Lucy Gibson was diagnosed with diabetes when she was 4 years old. Now 12, Gibson still feels the frustration of having a condition that affects her daily routine.
"I still think that it interrupts everything that I do," said Gibson, a seventh grade student at the Potomac School in McLean. "Like yesterday at Red and Blue Day, I had to stop what I was doing because I felt really tired."
Gibson recently learned a lot more about diabetes when her seventh grade science class completed a unit on genetic disorders. Potomac science teacher Robin Gross had her students write an extensive paper on the genetic disorder of their choice, and then required them to do a follow-up project to raise awareness about their chosen disease. Students were permitted to work in teams or individually.
Gibson worked with two of her classmates, Claire Ball, 13, and Lily Oyler, 13. The three girls decided to visit Potomac School second- graders for their follow-up project.
"We really wanted to educate them," said Oyler, who chose to study diabetes because her grandmother has the disease. "We visited three classes over the course of three days, and I really think we raised awareness."
Gross said she was impressed that Lucy Gibson decided to study a disease that personally affected her.
"I have the utmost respect for her," said Gross. "She learned things about something that she had, and those things are not always pleasant to learn in that situation."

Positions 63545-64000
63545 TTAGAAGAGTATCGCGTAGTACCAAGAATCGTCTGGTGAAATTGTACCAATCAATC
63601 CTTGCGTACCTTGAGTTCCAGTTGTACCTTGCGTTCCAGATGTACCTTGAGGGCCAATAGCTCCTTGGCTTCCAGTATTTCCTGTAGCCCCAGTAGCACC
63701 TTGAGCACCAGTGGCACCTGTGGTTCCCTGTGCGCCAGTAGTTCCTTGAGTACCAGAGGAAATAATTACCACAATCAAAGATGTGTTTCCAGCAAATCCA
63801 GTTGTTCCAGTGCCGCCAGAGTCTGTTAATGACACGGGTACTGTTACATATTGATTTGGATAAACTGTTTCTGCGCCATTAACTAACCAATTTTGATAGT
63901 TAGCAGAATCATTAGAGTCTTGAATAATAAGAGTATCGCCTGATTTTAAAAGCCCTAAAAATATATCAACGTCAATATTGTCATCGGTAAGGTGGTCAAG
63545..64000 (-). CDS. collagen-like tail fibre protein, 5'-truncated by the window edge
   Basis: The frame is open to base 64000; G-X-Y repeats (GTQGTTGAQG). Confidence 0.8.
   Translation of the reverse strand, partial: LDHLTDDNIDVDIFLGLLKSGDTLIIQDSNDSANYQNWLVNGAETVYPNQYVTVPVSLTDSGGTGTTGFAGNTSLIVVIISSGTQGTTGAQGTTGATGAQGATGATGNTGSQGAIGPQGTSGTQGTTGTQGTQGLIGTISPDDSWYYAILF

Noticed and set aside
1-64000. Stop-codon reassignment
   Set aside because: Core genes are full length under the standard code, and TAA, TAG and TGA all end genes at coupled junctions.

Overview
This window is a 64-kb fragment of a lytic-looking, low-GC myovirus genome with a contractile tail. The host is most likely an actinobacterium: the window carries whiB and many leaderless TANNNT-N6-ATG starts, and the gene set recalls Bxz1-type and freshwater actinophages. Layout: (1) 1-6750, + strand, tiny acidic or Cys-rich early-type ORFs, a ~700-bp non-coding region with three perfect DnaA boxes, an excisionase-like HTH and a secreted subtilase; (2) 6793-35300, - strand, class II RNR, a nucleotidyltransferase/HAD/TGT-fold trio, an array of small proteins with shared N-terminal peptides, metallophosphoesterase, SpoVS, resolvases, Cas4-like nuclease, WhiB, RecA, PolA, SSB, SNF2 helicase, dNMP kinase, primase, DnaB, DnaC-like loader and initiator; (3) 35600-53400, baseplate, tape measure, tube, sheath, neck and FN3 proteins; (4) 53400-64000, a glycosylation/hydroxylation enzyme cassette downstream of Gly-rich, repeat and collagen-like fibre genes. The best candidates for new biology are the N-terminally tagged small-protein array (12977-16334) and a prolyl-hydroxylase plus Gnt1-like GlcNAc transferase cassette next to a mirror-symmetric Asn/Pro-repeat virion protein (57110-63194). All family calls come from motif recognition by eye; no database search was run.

GIBSON SAID PARTICIPATING in this project enabled her to uncover some new information about her disease.
"There is a huge autoimmune factor," said Gibson. "No one ever told me about that… it can definitely lead to all of this stuff."
This was the first year that diabetes was included in Gross' list of potential genetic disorders for her students to study.
"I added it because they recently found a genetic link to diabetes," said Gross.
Gibson, Oyler and Ball found the second grade students to be receptive to their presentation on diabetes. To get them interested, the girls told the second graders that Snow White was a diabetic.
"They were the perfect age group," said Ball. "They were not too young to be afraid, and not too old to be like 'we're not afraid.'"
The girls were also surprised to find out that one of the second grade students had diabetes.
"We asked if any of them knew someone with diabetes and she raised her hand," said Gibson. "She didn't know some things about it, but she did know a lot."
SOME OF GROSS' other students found ways to raise money for research for their chosen genetic disorders. Jack Rhodes, 13, worked with two of his classmates and came up with the idea to sell cystic fibrosis wristbands.
"We were thinking about different ways to raise awareness, and since everyone was selling something and the 'Live Strong' bracelets are so popular, we came up with the idea for wristbands," said Rhodes. "We sold a little over 100 bracelets, but we also got a lot of donations."